School district audited

Policies, delegation improvements recommended by auditor

School District #27 (SD27) was one of three districts selected by auditor general John Doyle for a representative audit of the 60 school districts in the province.

In his report, Doyle’s key recommendations for the Cariboo-Chilcotin school board were for it to create formal whistle-blower and conflict-of-interest (COI) policies, as well as to continually review its governance activities and ensure the board is sufficiently delegating operational activities to management.

SD27 chair Will Van Osch says he feels the audit “went OK” and the recommendations for improvement were in areas already headed toward through internal changes.

We are on our way there anyway. I think we will be able to implement most of the recommendations that they made, and there was no strong criticism of the district.”

The board does have a COI policy regarding anything financial, as he notes it is “very important” to have that defined when money is involved.

More details are needed on what, in particular, Doyle targets for a COI policy, so Van Osch adds the trustees will keep in contact with the Office of the Auditor General for further definition and discussion.

They didn’t really give us a good breakdown,” he says, adding both policy suggestions were stated in general terms.

Van Osch explains SD27 already has a process for evaluation through a governance expert it uses to review aspects, such as adherence to the B.C. Education Act, and advise the board on any shortcomings.

Doyle discovered all three school boards audited were not properly evaluating the performances or the work of their superintendents.

Van Osch explained both of these overall recommendations are “fairly clear.”

We’ve already been working on getting not only the superintendent’s review in place, but also … have been in contact with [its governance expert] to see if there is a template we could follow.”

Van Osch says he thinks the audit was a valuable process to go over the board’s governance and how it operates meetings, so all-in-all it was a “fairly good thing.”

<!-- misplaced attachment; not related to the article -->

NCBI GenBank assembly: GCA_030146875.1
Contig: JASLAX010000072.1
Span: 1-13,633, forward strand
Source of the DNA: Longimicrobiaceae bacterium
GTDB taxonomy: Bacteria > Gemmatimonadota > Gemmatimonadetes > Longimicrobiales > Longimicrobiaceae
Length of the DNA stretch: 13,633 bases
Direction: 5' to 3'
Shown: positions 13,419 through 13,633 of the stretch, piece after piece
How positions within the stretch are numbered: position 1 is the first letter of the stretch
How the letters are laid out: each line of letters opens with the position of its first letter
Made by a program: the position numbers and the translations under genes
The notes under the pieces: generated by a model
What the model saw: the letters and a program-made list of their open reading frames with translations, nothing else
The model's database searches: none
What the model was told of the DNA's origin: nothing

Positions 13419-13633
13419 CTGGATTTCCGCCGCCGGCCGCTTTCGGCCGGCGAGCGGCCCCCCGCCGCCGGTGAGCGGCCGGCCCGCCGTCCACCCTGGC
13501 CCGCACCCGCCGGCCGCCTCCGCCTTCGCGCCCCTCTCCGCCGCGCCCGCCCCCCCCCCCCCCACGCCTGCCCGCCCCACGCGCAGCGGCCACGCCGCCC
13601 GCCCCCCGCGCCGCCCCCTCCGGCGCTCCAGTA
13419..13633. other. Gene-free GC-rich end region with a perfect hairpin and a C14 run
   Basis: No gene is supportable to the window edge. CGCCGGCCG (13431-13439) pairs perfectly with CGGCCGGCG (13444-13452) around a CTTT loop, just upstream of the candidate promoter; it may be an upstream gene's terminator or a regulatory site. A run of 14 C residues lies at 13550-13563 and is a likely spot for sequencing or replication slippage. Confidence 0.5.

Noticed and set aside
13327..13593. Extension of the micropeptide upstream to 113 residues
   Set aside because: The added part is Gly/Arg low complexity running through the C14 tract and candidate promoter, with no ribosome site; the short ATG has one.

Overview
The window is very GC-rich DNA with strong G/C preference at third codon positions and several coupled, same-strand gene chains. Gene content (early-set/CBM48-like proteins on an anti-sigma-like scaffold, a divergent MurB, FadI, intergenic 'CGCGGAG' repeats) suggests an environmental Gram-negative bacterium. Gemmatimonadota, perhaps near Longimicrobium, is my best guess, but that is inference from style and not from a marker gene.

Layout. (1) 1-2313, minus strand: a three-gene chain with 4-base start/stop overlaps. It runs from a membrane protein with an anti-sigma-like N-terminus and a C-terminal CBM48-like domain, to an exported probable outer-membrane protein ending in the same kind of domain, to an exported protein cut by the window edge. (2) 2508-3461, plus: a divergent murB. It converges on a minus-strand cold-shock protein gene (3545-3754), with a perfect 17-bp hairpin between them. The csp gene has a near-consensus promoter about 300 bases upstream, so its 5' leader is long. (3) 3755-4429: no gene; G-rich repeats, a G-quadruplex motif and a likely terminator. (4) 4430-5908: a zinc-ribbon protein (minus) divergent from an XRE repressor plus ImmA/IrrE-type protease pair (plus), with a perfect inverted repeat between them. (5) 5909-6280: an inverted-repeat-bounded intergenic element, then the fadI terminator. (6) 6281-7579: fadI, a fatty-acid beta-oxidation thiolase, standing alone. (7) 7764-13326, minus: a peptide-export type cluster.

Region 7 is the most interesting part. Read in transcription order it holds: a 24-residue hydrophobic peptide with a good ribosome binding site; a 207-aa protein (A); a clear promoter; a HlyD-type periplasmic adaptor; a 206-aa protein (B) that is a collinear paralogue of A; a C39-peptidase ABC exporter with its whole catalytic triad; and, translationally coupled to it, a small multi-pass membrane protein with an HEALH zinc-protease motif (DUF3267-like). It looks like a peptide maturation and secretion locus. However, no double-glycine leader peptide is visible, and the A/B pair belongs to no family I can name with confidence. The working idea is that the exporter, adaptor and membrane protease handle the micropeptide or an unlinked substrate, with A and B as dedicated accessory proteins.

For the most part, our district did fine. There were no ‘fatal flaws’ or anything that was crucial that they found.”

Doyle’s summary also found good practices observed by his audit staff, including having publicly available documentation on the board’s roles and responsibilities.

He approved of the board’s ability to function in a professional manner, and says attendance at board meetings was “generally good” for most trustees and meetings.

Doyle notes his auditors found the information the board receives is sufficient, appropriate and made readily accessible to the board by SD27 management, and also approved of its communications policy to consult with stakeholders through public meetings and forums.

While the auditor general noted it is impossible to select a representative sample of board governance across school districts because each district will differ, his selection was based on a review of potential governance issues or good practices in candidate school districts, any financial significance, geographic location and other factors.

Van Osch discounts any notion of SD27 being targeted for any specific, district-related issues.

It was somewhat of a random audit; they looked for districts that are rural and remote and the number of times they were in the media. I don’t think we qualified under [media attention], I think it was rural and remoteness that put us into the audit.”

To see Doyle’s with overall recommendations for all three districts and the Ministry of Education, download the report from the April 23 board meeting agenda (attached to item 4.6) at under the Board of Education link.

The other two audits performed were at School District 36 (Surrey) and School District 75 (Mission).